It’s only been a month, but the NBA season has already seen plenty of ups and downs. In the Western Conference, especially, the 2020-21 season has been a smashing success for some, but a complete and total slog for others.
But which teams have had it the best in the West so far? The worst? Let’s take a look in the latest Western Conference installment of Basketball Insiders’ “What We Learned” series.
The Clippers Hit Their Stride
Los Angeles’ holdovers from a season ago have often pointed to their regular season complacency as to why they fizzled out during last year’s postseason. And, because of that, they’ve made a concerted effort to play hard on every possession so far in the 2020-21 season.
So far, the results have been good. More than good, even; the Clippers, tied for the best record in the NBA with their in-house rival, the Los Angeles Lakers, are on a six-game win streak. Paul George has played like an MVP candidate, while Kawhi Leonard has looked healthy and at the peak of his powers. Offseason additions Nicolas Batum, Serge Ibaka and Luke Kennard have all made strong contributions as well.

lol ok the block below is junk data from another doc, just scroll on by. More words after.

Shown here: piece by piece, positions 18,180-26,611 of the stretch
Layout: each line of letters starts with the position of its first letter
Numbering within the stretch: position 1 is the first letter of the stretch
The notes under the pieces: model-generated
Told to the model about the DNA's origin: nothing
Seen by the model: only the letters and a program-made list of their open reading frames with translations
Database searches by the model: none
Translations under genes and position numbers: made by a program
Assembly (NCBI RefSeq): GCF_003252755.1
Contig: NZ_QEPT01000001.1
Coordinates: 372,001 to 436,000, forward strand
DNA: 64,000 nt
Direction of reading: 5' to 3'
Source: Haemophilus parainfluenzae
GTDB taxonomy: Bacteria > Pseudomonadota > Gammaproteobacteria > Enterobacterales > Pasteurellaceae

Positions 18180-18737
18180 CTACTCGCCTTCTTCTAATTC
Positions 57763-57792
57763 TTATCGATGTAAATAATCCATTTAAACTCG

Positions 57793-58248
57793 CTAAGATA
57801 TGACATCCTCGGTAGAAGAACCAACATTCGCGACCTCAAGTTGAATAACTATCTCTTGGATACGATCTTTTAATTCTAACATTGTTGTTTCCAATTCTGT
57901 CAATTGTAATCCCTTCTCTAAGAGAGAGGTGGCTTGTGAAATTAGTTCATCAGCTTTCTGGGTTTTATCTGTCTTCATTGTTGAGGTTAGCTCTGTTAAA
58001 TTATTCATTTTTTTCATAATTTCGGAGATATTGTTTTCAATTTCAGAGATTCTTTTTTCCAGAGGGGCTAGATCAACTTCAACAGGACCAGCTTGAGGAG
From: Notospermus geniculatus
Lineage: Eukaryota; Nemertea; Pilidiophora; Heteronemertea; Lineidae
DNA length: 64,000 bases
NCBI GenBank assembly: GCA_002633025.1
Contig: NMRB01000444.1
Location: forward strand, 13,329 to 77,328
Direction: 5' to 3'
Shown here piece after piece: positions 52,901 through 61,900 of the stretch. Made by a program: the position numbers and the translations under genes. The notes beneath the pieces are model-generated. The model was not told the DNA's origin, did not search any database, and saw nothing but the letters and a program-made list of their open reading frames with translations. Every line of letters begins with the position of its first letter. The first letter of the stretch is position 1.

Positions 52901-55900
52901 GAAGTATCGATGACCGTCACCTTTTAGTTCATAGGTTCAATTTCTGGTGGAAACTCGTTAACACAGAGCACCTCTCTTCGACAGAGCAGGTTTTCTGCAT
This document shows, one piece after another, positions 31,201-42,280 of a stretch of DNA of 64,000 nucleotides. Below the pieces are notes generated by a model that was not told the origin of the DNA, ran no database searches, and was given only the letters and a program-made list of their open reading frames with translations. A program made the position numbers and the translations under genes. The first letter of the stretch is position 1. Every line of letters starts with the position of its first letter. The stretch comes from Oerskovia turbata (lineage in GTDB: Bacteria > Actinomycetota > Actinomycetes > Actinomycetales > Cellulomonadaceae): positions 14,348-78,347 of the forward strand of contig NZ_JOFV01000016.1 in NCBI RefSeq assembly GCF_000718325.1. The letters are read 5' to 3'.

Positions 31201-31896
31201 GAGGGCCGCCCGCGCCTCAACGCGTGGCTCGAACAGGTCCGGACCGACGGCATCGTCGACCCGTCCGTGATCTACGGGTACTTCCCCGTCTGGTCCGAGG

With so many versatile players and a roster as deep as any in the NBA, anyone can be “the guy” for Los Angeles on any given night. And, tough to guard because of that versatility, they’ve managed the NBA’s second-best offensive rating through the first month.
After last season’s let-down, the Clippers have played without much pressure this season — and it’s showed. Still, with Leonard a potential pending free agent (Leonard can opt-out after the season), it’s paramount that the team play hard and show him they’re good enough to compete for a title in both the short- and long-term.
So far, they’re off to a great start.
Injury Woes Continue in Portland
Portland’s been bit by the injury bug. And badly.
Already without Zach Collins, the Trail Blazers have lost both Jusuf Nurkic and CJ McCollum in recent weeks. They couldn’t have come at a worse time, either; Nurkic had turned a corner after he struggled to start the year, while McCollum, averaging 26.7 points on 62 percent true shooting, was in the midst of a career year.